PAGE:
TIME Soccer

Swiss Authorities to Investigate FIFA Over 2018 and 2022 World Cup Bids

FBL-FIFA-CORRUPTION-US-SWITZERLAND
Fabrice Coffrini—AFP/Getty Images FIFA spokesman Walter De Gregorio gives a press conference at the FIFA headquarters in Zurich on May 27, 2015

The suspects are likely to be extradited to the U.S.

Swiss officials rounded up seven leading soccer officials in Zurich on Wednesday morning as a part of an operation that will likely see the suspects extradited to the U.S. on corruption charges, reports the New York Times. The arrests come just days ahead of the 65th congress of the sport’s global governing body FIFA, which is scheduled to commence in the Swiss city on Thursday.

Federal prosecutors in Switzerland have opened criminal proceedings related to the awarding of the 2018 and 2022 World Cups, and said they have seized “electronic data and documents” at the FIFA headquarters as part of the investigation. Police officials said 10 executive committee members who took part in the 2010 votes will be questioned. The U.S. Department of Justice has also unveiled an indictment against nine FIFA officials, including vice presidents Jeffrey Webb and Eugene Figueredo, and five corporate executives for racketeering conspiracy and corruption.

The soccer organization has been long bedeviled by rumors of graft, especially relating to World Cup bids and broadcast rights.“We’re struck by just how long this went on for and how it touched nearly every part of what FIFA did,” an unidentified law-enforcement official told the newspaper. “It just seemed to permeate every element of the federation and was just their way of doing business. It seems like this corruption was institutionalized.”

[NYT]

TIME Military

New Rules Mean No More Outside Food for Guantánamo Bay Inmates

Guantanamo Future
Charles Dharapak—AP A soldier stands at the now closed Camp X-Ray, which was used as the first detention facility for al-Qaeda and Taliban militants who were captured after the Sept. 11, 2001, attacks, at Guantánamo Bay Naval Base, Cuba, on Nov. 21, 2013

Critics say the policy severs a valuable emotional link to outside world

New military regulations will prevent attorneys from bringing food to inmates being held in custody at the U.S. naval base in Guantánamo Bay, Cuba, reports the Miami Herald.

Effective this week, the ruling will reverse a long-standing policy that allowed inmates’ representatives to bring fast food and homemade treats into their legal conferences at the facility.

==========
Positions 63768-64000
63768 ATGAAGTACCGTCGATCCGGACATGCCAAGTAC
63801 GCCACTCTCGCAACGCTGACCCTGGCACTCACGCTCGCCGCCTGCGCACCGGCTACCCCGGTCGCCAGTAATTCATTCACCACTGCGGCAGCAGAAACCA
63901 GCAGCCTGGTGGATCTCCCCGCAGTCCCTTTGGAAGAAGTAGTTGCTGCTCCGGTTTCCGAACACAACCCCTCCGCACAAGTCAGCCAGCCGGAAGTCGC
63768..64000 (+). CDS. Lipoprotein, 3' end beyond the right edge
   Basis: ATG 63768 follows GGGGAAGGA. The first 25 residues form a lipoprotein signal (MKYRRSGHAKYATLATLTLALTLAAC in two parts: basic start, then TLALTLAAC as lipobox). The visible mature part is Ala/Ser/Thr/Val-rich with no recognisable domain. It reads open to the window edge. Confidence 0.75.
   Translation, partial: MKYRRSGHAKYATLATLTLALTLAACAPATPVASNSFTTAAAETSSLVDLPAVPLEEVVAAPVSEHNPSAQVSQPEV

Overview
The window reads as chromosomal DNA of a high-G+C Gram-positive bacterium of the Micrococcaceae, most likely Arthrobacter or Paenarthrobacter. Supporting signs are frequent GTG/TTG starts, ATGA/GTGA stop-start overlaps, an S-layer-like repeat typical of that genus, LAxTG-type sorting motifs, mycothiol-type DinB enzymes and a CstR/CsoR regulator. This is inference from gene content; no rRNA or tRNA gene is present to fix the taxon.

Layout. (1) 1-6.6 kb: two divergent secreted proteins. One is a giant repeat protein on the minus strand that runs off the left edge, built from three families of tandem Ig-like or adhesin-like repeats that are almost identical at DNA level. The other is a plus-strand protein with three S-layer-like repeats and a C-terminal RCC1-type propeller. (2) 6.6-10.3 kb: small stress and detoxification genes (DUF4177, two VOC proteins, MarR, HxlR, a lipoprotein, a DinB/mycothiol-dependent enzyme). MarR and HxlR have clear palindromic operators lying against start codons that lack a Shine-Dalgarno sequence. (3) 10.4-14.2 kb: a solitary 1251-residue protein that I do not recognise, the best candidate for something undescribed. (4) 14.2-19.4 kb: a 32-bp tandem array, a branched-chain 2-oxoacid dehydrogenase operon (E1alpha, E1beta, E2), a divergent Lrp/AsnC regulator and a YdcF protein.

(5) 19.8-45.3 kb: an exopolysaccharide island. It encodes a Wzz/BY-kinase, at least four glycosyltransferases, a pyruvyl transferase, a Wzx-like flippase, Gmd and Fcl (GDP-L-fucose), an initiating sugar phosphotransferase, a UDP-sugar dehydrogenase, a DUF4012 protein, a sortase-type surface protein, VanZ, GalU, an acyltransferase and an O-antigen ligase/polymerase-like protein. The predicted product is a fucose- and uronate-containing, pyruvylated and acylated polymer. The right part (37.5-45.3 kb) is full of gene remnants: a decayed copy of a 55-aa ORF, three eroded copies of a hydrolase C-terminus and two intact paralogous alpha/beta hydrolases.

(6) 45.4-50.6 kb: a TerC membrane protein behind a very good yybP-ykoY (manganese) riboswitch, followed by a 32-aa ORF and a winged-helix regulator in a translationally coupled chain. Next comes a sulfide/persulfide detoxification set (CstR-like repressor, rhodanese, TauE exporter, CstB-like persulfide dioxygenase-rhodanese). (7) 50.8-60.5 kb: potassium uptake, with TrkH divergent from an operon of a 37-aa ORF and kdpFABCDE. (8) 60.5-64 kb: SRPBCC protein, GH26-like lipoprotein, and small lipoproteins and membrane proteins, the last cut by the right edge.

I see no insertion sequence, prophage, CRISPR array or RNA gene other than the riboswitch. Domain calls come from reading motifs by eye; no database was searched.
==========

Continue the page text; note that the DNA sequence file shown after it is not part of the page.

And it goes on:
Attorneys chided the ruling as another means of cutting off their clients’ few remaining links to life outside of the military prison, where Washington incarcerates alleged al-Qaeda and Taliban militants.

“It’s actually quite tragic for the clients,” attorney Alka Pradhan told the Miami Herald. “Sometimes the food we bring is the only thing from the outside world they’ve seen in months, and they really look forward to it.”

Prison officials have defended the policy citing health and safety reasons.

[Miami Herald]

TIME Diet/Nutrition

Here’s Why Living on a Noisy Street Could Make You Fatter

man driving a car, eating a burger
Getty Images

Living next to a busy thoroughfare may affect more than just your mental well-being

The overwhelming hum from nearby traffic is often annoying, but it could also be making individuals more obese, according to new research from Sweden.

In an article featured in the Occupational and Environmental Medicine journal this week, researchers said they found that residents of Stockholm exposed regularly to noise from trains, aircraft or road traffic, all experienced growth in their respective waistlines.

For individuals that were unlucky enough to have been consistently exposed to all three categories, “the risk of a larger waist doubled from the 25% heightened risk among people exposed to only one noise source,” reports the Guardian.

The research team was unable to draw a conclusive link between noise pollution and obesity, but suggested that the increase of stress caused by audible irritants may be a possible culprit.